Wednesday, 14 August 2013

Pelican Power

 As promised, today we have come to Australia and are looking at the Pelican.  Throughout the photographs I will give you interesting information about these beautiful birds.  (I hope the Australian bloggers will find something they may not have known)

The Australian Pelican is a predominantly white bird with black wings and a pink bill.  It has been recorded as having the longest bill of any living bird.  It mainly eats fish, but will also consume birds and scavenges for scraps.

It is medium-sized by pelican standards, with a wingspan of 7.5 to 8.5 ft.  Weight can range from 8.8 to 29 lbs although most of these pelicans weigh between 10.0 and 17 lbs.  The pale pinkish bill is enormous, even by pelican standards, and is the largest bill in the avian world. The record-sized bill was 20 in long.   Females are slightly smaller with a notably smaller bill, which can measure as small as 13.6 in at maturity.  The total length is boasted by the bill 60–74 in, which makes it rank alongside Dalmatian Pelican as the longest of pelicans.

There is a white panel on upper-wing and white-V on rump set against black along the primaries. During courtship, the orbital skin and distal quarter of bill are orange-coloured with the pouch variously turning dark blue, pink and scarlet. The non-breeding adult has bill and eye-ring pale yellow, pouch pale pinkish. Juvenile similar to adult, but black replaced with brown and white patch on upper wing reduced.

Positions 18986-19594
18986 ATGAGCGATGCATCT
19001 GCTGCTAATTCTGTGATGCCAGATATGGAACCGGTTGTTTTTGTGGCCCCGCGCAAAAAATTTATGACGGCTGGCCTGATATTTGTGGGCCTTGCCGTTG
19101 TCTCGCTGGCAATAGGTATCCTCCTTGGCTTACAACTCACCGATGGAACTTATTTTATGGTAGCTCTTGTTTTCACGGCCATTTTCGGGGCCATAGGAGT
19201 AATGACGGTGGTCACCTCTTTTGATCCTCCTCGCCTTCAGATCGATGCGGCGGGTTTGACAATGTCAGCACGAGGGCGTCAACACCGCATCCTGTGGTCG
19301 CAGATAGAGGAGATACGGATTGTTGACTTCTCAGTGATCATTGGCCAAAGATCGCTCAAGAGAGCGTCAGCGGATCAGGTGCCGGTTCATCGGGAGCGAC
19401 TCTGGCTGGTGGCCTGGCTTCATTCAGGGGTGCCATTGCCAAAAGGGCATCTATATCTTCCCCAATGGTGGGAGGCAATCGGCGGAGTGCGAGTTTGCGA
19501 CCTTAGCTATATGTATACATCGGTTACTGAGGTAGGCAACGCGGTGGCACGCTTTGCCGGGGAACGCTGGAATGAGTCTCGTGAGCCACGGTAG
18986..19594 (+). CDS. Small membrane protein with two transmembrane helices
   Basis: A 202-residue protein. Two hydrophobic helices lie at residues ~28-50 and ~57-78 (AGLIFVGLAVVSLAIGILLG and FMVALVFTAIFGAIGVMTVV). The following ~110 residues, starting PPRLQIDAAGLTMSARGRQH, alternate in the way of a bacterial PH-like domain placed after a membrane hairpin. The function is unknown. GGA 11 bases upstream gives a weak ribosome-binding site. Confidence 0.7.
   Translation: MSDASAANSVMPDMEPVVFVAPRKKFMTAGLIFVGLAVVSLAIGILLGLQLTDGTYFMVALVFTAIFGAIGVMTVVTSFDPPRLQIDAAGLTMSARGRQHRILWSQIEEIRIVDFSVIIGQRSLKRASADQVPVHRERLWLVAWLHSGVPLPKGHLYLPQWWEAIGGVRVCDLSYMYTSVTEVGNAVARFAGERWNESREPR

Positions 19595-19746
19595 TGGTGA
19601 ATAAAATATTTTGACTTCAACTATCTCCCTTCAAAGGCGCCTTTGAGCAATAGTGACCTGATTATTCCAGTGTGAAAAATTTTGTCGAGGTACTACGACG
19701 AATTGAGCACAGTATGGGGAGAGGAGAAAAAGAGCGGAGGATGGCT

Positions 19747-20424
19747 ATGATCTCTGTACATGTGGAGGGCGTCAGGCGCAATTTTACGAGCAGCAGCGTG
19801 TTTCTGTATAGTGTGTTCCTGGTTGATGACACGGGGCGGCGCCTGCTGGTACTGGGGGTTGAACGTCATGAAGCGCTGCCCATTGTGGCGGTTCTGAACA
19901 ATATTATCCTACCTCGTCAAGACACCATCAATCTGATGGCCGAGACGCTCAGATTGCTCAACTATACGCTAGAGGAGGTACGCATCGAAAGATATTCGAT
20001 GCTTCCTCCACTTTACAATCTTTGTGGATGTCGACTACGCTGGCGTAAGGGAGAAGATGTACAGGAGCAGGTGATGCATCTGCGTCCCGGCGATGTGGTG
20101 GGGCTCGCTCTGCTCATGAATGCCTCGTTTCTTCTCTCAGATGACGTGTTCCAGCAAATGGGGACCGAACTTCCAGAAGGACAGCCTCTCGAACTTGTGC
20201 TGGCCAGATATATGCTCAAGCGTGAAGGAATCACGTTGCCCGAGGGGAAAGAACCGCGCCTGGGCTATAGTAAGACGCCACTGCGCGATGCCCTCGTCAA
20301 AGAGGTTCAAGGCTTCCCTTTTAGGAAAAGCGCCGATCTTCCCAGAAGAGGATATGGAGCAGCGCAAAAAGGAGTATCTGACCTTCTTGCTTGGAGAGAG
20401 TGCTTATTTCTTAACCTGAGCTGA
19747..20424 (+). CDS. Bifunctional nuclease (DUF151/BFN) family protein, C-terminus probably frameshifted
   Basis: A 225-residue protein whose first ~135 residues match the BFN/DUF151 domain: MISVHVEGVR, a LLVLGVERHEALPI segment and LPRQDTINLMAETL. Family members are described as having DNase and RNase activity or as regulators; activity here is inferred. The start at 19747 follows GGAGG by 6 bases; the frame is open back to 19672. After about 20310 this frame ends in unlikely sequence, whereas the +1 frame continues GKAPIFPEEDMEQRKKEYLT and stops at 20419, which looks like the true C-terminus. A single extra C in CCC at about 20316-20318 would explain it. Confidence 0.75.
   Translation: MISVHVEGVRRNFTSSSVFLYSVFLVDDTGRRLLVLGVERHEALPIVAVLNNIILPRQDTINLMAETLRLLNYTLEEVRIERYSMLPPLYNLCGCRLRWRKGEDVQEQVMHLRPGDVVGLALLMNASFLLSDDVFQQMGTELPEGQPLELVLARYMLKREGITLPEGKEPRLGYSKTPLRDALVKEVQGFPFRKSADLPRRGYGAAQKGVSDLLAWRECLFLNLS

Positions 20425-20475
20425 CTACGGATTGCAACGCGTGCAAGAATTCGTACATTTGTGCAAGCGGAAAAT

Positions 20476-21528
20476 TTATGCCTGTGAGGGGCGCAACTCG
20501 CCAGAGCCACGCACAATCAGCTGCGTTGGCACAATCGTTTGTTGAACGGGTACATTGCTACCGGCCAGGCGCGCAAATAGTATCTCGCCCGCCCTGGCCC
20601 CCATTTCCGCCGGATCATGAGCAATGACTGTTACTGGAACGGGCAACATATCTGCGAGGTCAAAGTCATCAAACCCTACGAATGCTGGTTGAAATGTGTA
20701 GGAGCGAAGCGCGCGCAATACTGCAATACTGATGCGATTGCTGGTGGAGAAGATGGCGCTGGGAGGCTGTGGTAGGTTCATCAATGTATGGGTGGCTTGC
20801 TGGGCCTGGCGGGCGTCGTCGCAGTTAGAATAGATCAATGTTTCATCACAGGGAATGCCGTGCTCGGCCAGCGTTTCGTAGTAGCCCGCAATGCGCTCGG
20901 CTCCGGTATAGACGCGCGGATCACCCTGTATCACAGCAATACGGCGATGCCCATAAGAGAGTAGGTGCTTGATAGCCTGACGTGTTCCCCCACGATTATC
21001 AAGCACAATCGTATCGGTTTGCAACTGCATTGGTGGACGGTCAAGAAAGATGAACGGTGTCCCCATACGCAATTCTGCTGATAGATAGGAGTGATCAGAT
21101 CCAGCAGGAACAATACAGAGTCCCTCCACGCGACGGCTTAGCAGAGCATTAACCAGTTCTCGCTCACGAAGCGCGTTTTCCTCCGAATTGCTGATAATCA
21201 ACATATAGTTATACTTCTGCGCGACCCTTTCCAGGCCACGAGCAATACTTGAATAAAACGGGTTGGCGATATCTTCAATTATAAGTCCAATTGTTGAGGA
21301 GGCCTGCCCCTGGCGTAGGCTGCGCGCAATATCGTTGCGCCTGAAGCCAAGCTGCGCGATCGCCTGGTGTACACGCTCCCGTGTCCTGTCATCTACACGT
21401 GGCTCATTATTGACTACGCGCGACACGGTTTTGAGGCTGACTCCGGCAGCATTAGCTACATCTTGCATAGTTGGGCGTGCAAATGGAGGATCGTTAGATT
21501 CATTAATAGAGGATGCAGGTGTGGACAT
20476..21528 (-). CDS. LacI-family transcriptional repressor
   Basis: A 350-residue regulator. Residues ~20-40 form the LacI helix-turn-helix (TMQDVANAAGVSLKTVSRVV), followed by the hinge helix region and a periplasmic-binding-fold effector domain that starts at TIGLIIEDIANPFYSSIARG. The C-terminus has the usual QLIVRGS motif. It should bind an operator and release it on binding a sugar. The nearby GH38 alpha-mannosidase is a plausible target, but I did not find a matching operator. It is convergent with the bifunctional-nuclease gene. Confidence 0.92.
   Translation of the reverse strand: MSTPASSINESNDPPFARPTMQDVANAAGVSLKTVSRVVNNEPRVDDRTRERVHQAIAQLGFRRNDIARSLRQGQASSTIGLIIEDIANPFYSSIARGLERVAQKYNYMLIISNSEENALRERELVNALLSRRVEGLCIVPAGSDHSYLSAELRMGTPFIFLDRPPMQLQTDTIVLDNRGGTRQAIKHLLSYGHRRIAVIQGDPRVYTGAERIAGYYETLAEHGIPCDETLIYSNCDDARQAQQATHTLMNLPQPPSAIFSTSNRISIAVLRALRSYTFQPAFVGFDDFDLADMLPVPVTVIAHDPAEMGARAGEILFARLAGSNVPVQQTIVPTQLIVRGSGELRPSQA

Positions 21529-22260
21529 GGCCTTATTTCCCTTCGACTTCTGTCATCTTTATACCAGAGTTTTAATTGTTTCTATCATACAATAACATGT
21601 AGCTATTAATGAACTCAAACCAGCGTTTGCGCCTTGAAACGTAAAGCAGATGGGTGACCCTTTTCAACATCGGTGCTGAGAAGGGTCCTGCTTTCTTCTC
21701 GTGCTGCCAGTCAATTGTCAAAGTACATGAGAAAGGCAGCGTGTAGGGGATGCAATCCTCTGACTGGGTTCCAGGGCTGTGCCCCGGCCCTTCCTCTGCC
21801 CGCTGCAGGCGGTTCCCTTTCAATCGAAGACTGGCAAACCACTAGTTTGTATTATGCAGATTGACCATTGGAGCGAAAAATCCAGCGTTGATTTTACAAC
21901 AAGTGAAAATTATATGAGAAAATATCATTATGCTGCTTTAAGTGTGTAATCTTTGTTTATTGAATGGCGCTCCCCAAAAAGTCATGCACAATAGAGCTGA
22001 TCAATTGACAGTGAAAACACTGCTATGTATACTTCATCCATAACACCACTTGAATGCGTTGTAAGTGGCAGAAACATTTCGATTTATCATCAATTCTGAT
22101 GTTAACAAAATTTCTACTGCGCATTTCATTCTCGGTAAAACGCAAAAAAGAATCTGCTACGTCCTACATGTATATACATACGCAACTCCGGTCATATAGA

The Australian Pelican begins breeding at two or three years of age.  Breeding season varies, occurring in winter in tropical areas (north of 26oS) and late spring in parts of southern Australia. Breeding may occur any time after rainfall in inland areas. The nest is a shallow depression in earth or sand, sometimes with some grass lining.  Nesting is communal, with colonies located on islands or sheltered areas in the vicinity of lakes or the sea.  

Breeding Australian pelicans will lay one to four (typically two) chalky-white eggs measuring 3.7 in × 2.2 in, which often appear scratched and dirty.  The eggs are incubated for 32 to 35 days. The chicks are naked when they hatch, though quickly grow grey down feathers.  After they hatch, the larger one will be fed more, and the smaller one will eventually die of starvation or siblicide.
For the first two weeks the chicks will be fed regurgitated liquid, but for the remaining two months they will be fed fish and some invertebrates.  Feeding pods are formed within colonies when the chicks are around 25 days. The young pelicans fledge at around three months of age.

The following are more fun and interesting facts about pelicans:
  • There are eight species of pelicans and the Dalmatian pelican, is the largest species, with a wingspan that can reach the length of 11 1/2 feet!
  • Pouches can hold up to three gallons of water (2 - 3 times the amount their stomachs can hold).
  • Pelicans will flap their pouches to cool off on hot days.  
  • Did you know that Pelicans have been around for over 40 million years?  Yes, the earliest Pelican fossils were discovered in an undisclosed location in France.
  • Pelicans and their relatives are the only group of birds to have webbing between all four toes.
  • The male of the pelican species pitches in to help incubate the eggs, much like a penguin does.